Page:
Investment Insights Blog: From Elation to Misery—How Emotions Tempt Investors to Time the Markets
By Karen Manczko
Director, Institutional Relationships
Tis the season for Black Friday sales and holiday markdowns. Many of us will excitedly fill our carts physically or digitally, hoping to snag the best deals. It reminds me of an article I recently read in which the author compared the current market sell-off to a store’s markdown sale1. While typically, like on Black Friday, we would pile up the sale items, investors are not quite as excited when sale items are the stocks and bonds in their portfolios.
So why is it that investors are still ditching their long-term investment strategy, rather than viewing the downturn as an opportunity to buy low? It may be that due to the high rates environment, short-term investments—such as one-year U.S. Treasury Bills paying an interest rate of 4.6%—present a unique opportunity today, giving investors more to think about.
Investors may be enamored by these short-term strategies in the moment, and consider selling long-term investments now and waiting for the markets to “hit bottom” before “getting back in.” But back to the Black Friday analogy, we don’t actually know for certain if that day’s prices truly present the lowest of the low, or if prices might drop even lower on Cyber Monday? Just as there is no way to predict when retail prices will be at their lowest, investors cannot look into a crystal ball to know when the market will reach its lowest point.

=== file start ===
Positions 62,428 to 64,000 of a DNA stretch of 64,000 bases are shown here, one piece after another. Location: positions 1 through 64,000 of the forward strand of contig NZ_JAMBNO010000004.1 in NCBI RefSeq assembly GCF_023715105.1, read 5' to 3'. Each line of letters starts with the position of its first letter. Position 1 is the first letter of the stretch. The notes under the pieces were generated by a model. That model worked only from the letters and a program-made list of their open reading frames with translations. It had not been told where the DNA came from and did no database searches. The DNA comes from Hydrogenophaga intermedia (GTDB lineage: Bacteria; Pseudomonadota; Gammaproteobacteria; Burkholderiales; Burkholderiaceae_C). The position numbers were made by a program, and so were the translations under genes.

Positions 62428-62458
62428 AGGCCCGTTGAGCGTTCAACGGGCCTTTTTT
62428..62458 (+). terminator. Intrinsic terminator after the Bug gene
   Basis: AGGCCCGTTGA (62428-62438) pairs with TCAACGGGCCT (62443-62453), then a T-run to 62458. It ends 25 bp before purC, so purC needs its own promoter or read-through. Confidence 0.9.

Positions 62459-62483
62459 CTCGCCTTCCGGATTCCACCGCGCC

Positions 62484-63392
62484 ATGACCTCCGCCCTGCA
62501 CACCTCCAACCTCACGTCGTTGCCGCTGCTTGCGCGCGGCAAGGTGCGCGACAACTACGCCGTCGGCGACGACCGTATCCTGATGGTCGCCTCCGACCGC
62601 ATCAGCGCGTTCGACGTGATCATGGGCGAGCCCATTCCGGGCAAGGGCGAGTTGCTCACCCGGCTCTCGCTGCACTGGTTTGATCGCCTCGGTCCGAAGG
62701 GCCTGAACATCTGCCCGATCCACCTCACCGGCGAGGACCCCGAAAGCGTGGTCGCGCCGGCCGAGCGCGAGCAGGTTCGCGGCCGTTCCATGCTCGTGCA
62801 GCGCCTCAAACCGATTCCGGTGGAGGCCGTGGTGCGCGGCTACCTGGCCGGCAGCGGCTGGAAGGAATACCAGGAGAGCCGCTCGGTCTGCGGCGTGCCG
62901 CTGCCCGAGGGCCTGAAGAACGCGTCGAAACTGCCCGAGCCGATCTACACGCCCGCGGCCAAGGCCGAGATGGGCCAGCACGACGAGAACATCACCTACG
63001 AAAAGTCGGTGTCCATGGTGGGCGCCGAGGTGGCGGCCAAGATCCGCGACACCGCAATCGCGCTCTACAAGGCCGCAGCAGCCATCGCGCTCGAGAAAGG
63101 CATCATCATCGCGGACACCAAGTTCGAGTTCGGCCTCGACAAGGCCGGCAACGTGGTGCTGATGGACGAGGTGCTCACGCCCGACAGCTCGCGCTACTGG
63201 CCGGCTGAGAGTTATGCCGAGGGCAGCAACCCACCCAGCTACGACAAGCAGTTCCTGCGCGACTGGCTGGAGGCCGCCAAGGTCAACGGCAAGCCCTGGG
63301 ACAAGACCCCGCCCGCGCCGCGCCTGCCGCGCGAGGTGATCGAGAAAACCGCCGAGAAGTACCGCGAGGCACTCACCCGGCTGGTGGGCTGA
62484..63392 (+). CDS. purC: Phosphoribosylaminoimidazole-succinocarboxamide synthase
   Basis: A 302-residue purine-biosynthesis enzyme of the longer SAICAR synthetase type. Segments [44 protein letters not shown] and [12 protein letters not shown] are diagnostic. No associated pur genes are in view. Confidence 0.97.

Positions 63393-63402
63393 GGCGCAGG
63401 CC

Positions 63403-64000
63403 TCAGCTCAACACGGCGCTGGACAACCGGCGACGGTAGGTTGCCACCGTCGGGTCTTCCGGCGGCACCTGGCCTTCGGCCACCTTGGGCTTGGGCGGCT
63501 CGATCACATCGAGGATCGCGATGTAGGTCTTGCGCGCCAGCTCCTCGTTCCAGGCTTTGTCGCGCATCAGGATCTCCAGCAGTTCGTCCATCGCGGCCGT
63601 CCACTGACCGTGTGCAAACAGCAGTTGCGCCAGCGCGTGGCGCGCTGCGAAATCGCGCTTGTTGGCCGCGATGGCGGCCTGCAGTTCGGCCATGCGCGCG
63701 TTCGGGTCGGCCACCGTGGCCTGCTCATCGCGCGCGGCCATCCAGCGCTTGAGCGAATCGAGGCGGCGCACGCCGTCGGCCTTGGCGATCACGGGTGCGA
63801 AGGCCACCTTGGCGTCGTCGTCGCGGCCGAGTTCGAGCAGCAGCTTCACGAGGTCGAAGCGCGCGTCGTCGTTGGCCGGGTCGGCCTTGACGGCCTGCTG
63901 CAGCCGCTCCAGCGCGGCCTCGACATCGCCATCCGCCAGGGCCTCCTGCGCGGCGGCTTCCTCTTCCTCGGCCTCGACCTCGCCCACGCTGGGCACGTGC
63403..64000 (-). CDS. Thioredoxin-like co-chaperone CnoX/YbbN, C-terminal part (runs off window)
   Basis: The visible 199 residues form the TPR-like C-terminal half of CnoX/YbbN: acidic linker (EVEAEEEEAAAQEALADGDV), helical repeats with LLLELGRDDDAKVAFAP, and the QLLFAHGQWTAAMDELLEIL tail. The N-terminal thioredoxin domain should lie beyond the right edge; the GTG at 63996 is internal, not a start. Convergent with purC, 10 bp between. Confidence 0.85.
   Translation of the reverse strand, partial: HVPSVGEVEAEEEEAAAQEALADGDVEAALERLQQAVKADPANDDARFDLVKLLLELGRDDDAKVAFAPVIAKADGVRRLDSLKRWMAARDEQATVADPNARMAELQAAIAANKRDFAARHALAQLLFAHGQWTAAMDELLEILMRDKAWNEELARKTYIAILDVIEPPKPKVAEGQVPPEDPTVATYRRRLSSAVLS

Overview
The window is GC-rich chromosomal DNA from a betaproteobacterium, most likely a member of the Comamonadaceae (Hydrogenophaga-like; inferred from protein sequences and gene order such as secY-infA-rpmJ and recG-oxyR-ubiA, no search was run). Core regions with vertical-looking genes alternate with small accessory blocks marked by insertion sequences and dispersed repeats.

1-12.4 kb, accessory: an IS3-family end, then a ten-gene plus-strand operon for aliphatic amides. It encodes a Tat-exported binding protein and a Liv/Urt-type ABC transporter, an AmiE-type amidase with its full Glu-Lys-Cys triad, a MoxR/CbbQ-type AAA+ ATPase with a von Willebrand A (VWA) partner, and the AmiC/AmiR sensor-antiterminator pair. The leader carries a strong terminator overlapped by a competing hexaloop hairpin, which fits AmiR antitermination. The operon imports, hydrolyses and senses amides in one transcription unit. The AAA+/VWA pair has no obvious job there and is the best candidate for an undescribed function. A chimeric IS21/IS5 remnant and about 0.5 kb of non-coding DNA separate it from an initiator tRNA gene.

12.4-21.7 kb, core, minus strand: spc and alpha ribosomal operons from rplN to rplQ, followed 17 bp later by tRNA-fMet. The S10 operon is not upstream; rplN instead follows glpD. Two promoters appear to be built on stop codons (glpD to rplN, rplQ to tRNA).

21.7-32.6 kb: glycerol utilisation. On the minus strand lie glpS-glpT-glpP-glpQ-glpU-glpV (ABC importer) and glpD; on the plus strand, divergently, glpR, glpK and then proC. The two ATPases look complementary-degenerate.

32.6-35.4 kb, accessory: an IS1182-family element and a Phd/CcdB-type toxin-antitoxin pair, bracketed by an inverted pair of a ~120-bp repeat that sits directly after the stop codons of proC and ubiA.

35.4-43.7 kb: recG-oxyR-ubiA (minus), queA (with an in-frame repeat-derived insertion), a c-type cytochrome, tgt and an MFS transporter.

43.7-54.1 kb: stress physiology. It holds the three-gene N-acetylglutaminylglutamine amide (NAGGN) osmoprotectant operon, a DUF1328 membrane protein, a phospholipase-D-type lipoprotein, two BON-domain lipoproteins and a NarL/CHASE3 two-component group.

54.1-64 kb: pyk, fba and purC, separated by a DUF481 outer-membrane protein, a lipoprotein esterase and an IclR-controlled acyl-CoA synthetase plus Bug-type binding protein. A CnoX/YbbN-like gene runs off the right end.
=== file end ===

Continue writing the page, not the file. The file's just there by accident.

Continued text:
The following chart highlights market cycles, showcasing how difficult it is to time the markets. Looking at the data back to 1930, if an investor did not participate in the S&P 500’s 10 best days for the decade, the returns would be substantially lower than those investors that remained invested the whole time2.
Lest we forget the days of 2020—when we were all baking banana bread and making do with makeshift virtual home set ups—the U.S. equity market declined 34% in just 16 trading days! This loss was followed by a 70% gain through the remainder of 2020, with the S&P 500 ending the year returning +18% for the year. The market continued its upward trajectory into 2021, causing investors a continued sense of elation resulting from their portfolio gains. As investors with long-term return objectives, we have to endure difficult emotional markets lows in order to also benefit from these euphoric rallies.
While current conditions may not closely resemble 2020’s market narrative, we must remember as long-term investors that we don’t know when the markets will reverse course, but we know if we adhere to our disciplined approach to investing we will reap the reward when the time comes.